We all are born negotiator. Remember you negotiating with your other on playing over studying. However, when it comes to negotiating salary, few find it too hard.

The good news is that you can learn how to negotiate well.

You should be quick on negotiating the salary and release the offer letter. Access of negotiation in salary may drift the candidate away from the opportunity.


Offer the best you can and stick to it.  Help the candidate realize the benefits which are beyond the compensation offered.

As soon as you close the negotiation, be quick to send an offer letter and an acceptation on it. Delays at this stage may expose your candidate to other opportunities. Find possibilities to reduce the time to join after offer acceptance.


Expect in a few cases, there is always some gap between the acceptance of the offer letter and the joining date. The candidates are volatile at this stage. And as a recruiter, you must handle the onboarding process carefully.

The candidate has already made up his/her mind to leave the current organization. But he has not yet joined your organization. This gives him enough space to explore more opportunities. And that’s a risk you live with.

There is no full-proof formula to zero it down. But if you plan well, you will be able to control your loss at this stage to a greater extent. Read more on On-boarding strategies.

Once the candidate has been on-boarded and handed over to the project team, your role as a recruiter ends. It’s time for you to get on to your new hunt.

Recruiting hasn’t got the must deserved appreciation that it is deemed for. But without a great recruiting engine in place companies cannot grow and set up for success. Great companies are made with great employees. And it’s the recruiting team who does the hard work to bring the right talent in the organization at the right time.

If you like to grow in your recruiting career, the learning should never stop. Check out the recommended books on recruiting that can change the way you have been recruiting so far.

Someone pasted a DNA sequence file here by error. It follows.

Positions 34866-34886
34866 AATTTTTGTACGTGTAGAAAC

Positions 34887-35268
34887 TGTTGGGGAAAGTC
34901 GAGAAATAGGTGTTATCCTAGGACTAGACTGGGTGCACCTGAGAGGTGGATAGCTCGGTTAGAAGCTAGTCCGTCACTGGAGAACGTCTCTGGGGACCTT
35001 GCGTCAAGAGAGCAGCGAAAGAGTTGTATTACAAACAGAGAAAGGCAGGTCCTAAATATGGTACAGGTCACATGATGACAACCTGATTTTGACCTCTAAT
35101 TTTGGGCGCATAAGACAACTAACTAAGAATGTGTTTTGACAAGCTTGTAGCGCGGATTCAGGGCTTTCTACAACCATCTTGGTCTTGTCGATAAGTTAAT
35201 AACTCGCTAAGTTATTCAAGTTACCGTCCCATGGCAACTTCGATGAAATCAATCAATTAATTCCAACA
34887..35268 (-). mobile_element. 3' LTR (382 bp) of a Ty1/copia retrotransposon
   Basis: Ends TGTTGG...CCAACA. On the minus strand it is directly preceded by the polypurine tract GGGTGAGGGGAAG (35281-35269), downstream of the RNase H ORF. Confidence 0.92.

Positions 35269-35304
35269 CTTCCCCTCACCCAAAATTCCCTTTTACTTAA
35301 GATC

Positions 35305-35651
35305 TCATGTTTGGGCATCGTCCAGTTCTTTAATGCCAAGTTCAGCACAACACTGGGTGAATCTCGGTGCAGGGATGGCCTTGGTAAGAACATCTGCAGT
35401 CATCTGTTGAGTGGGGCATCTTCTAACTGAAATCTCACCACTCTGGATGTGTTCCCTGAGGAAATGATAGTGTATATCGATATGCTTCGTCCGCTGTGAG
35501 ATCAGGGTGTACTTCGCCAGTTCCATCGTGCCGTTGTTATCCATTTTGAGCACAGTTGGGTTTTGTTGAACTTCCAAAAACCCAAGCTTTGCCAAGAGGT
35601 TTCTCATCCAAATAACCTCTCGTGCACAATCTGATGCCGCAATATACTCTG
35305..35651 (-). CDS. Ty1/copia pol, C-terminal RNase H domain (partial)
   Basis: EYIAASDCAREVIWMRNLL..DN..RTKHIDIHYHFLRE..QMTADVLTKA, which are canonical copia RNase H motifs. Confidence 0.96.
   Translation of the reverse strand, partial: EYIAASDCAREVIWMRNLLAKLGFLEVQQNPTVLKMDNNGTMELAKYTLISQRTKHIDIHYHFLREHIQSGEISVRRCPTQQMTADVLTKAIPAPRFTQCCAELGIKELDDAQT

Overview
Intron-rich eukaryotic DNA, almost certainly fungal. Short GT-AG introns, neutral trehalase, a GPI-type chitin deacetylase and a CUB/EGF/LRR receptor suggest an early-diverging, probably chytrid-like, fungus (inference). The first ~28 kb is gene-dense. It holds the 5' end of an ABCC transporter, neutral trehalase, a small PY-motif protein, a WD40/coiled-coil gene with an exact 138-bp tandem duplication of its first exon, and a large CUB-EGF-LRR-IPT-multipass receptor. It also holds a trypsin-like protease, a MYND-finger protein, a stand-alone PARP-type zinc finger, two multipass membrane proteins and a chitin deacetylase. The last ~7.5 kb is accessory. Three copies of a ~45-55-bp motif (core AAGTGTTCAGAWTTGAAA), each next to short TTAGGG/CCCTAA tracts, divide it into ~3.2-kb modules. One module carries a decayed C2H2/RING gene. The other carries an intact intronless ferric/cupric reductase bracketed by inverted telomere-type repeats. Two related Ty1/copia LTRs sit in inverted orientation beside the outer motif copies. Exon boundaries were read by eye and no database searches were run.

While we have touched the broader steps involved in the Recruitment Process, each step can further be divided into sub-steps and strategized. Recruitment Process keeps evolving with time, location, and clients, however, the core always remains the same.

I am open to hear your views and keep the process updated as and when required. Leave your comments and suggestions in the comment box below.

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About the author, Amit Gupta

  • Nice article Amit…a good and simple effort to explain a complicated process. Please include more about creating candidate pool considering start-up..what should be their hiring strategy?

    • Hi Jyoti,
      Thanks much for your feedback. Appreciate that. It’s a great idea to talk about creating a candidate pool for startups. I will work on it and create a separate article on the same.

  • Thanks for your share Amit. Just one input : may be between screening the candidate and offer, there can be a stage for setting right expectations. This is to do the expectation setting for rounds of interview and preparing for further rounds. Also taking care of negotiations well in advance if there are any highlights. The drops between screening and offer seems to be an increasing concern.

  • After the employer has made the decision of selecting the ideal candidate, the selection process is still not over. The candidate has to accept the offer of the company to be a part of it. Usually, at this point, the employer has all the data that would make the candidate accept the offer. This conversation is usually a part of the phone interview or face-to-face interview. The offer is then made to the candidate, and only when he/she accepts it, the contract is drawn.